When Israel first was dubbed the “startup nation” back in 2009, Shawn Ahdout was in middle school. Today, the Stanford University sophomore is among a cadre of students who work alongside Israeli business leaders, thanks to Tamid.
Founded nine years ago by University of Michigan students chagrined that their fellow students weren’t interested in Israel-focused campus programming, Tamid offers its fellows an experience that combines their passion for business with Israel’s entrepreneurial prowess. Tamid means always or eternal.
Yoni Heilman, Tamid’s executive director, said the group was formed when its founders asked questions such as “How do we make students more interested in Israel? What is non-political but giving them what they want?”
And “what they want,” Heilman added “is to build a successful career.” Thus, an enterprise for students “focused on training future business leaders and creating meaningful relationships with Israel” was born.
Based in New York, the nonprofit now has 46 chapters at U.S. universities, including a new one this school year at Stanford. UC Berkeley has had a chapter since 2011, when the program first expanded beyond Michigan, and membership, which includes chapters at NYU Shanghai and a research college in Herzliya, is approximately 2,200 students.
Heilman said that Tamid combines five core elements: education, consulting, investment, fellowships in Israel and post-grad resources. One example of how the program works was when a group of Tamid engineering students teamed up with an Israeli company to develop a camera that attaches to a smartphone and can identify cervical cancer cells.
According to Tamid officials, 25 percent of the national membership is not Jewish.
Ahdout, a 19-year-old from Los Angeles, joined the Stanford chapter, which includes fellow student Josh Lange.
“It’s a great way to bridge those interests with Israel in an apolitical and non-religious fashion,” said Lange, a one-time counselor at Camp Tel Noar, a Jewish summer camp in New Hampshire.
UC Berkeley sophomore Ariela Hekmat agrees. “Tamid is the best fit for me because it combines two of my strongest passions: business and Israel,” said Hekmat, who is very involved in the campus group Bears for Israel.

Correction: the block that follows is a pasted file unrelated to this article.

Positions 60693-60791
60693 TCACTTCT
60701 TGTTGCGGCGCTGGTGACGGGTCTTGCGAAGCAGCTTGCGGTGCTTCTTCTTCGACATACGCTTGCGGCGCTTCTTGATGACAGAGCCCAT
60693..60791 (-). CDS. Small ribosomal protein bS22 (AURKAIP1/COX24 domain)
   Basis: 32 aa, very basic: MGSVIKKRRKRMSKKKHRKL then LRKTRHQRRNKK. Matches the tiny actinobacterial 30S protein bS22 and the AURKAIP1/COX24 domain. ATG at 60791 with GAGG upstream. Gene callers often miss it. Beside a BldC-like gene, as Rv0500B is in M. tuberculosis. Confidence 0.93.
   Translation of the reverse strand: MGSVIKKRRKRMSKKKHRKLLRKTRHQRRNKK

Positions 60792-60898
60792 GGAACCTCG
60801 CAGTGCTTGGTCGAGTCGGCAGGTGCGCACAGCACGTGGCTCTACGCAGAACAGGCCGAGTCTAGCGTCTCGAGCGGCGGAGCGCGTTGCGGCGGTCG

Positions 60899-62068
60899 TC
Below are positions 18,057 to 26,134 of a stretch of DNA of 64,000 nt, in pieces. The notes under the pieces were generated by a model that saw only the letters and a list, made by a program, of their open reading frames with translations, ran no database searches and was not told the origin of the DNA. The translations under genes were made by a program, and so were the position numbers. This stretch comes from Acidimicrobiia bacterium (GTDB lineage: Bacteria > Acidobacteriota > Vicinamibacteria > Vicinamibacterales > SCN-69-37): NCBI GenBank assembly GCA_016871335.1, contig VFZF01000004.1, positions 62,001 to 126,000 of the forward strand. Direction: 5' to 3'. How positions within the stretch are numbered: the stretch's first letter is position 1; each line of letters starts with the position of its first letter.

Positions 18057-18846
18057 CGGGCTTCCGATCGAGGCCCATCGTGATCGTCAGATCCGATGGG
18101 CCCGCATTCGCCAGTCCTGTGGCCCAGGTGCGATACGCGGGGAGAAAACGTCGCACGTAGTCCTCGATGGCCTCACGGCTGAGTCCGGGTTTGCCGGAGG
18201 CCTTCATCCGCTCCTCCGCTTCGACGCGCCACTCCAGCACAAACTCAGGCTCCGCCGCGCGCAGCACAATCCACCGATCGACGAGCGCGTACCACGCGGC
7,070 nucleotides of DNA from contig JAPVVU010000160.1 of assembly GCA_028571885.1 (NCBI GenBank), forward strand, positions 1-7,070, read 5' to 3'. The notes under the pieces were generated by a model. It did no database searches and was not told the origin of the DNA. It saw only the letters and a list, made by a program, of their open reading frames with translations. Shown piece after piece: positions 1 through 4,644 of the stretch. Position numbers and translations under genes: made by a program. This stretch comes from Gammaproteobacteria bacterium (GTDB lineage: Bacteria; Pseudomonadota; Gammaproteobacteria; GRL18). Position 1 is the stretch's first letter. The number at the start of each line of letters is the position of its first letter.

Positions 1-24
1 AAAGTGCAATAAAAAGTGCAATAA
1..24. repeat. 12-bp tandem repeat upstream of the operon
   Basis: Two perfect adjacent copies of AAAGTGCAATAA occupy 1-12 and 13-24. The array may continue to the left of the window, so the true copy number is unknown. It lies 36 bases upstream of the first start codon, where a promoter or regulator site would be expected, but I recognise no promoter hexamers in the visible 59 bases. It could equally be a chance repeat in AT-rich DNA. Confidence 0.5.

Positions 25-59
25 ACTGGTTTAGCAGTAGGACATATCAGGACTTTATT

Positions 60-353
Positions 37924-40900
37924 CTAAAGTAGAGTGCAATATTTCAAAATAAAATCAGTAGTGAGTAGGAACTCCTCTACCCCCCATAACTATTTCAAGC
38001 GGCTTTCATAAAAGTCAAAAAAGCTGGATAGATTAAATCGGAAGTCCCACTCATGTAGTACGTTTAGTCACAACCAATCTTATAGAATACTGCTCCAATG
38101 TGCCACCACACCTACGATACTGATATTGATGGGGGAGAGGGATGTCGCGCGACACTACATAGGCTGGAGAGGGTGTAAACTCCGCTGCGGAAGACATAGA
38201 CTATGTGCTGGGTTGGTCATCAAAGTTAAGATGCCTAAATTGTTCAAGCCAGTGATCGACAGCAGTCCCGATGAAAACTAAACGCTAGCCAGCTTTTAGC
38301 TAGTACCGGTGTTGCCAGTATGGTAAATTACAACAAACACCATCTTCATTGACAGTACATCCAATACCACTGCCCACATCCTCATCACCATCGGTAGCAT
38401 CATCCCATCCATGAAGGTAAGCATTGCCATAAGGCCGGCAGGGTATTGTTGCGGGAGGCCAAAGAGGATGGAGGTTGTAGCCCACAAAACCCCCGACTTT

To date, Tamid fellows have logged 65,000 pro-bono consulting hours with Israeli companies. UC Berkeley students have consulted with 15 companies, including EXO Technologies, Terra Venture Partners and Mobile ODT.
It’s a lot of responsibility for young students who haven’t had a lot of exposure to the business world.
UC Berkeley senior Daniella Wenger worked at the Tel Aviv office of Deloitte Israel as a Tamid fellow. The business administration major advised Israeli energy companies about first-time investments in foreign countries as well as solar-field and wind-farm strategies.
“You are not just working on projects,” said Wenger, now Tamid’s national director of education and a national board member. “You are leading them.”
The Stanford chapter is working on a consulting project with a freight company that was co-founded by an Israeli and is based in the United States. “Because it’s in its early stages, it’s an opportunity to have a strong role in developing the startup before going to market,” Ahdout said. “It’s a lot of responsibility for young students who haven’t had a lot of exposure to the business world.”
Lange, a junior majoring in computer science, said, “This is not just reading information in a book. Nothing beats real experiences.”
While Tamid is not an advocacy organization, it does offer a perspective that differs from what most college students hear about Israel. Describing Stanford as a campus with “a lot of contention about Israel issues,” Ahdout said Jewish students often don’t want to get involved with Israel because “it’s too messy.”
Tamid, however, gives them an opportunity to change the narrative and to present Israel as an innovative business hub.
Israel’s business savvy was on display at the Startup Nation Tech Fair in Berkeley last month. Co-sponsored by Tamid and Bears for Israel, the event allowed Hekmat to educate attendees about what she called “Israel’s thriving [business] ecosystem.”
Wenger added that those involved with Tamid do not form their opinions of Israel based on the hue and cry echoing across Sproul Plaza or from posters waved at rallies.
“Those are polarizing narratives,” she said. “Tamid’s purpose is to allow people to gain acute and deep business skills using Israel as a case study. It’s a more effective way to advocate for Israel than shouting on Sproul.”
Lange also views Tamid as a program that adds an interesting dynamic to conversations about Israel.
“When you look at Israel, the numbers prove it’s a successful economy given its size and its contributions,” he noted. “Even if you don’t agree with Israel’s political ideology, it’s hard to argue with its technological success.”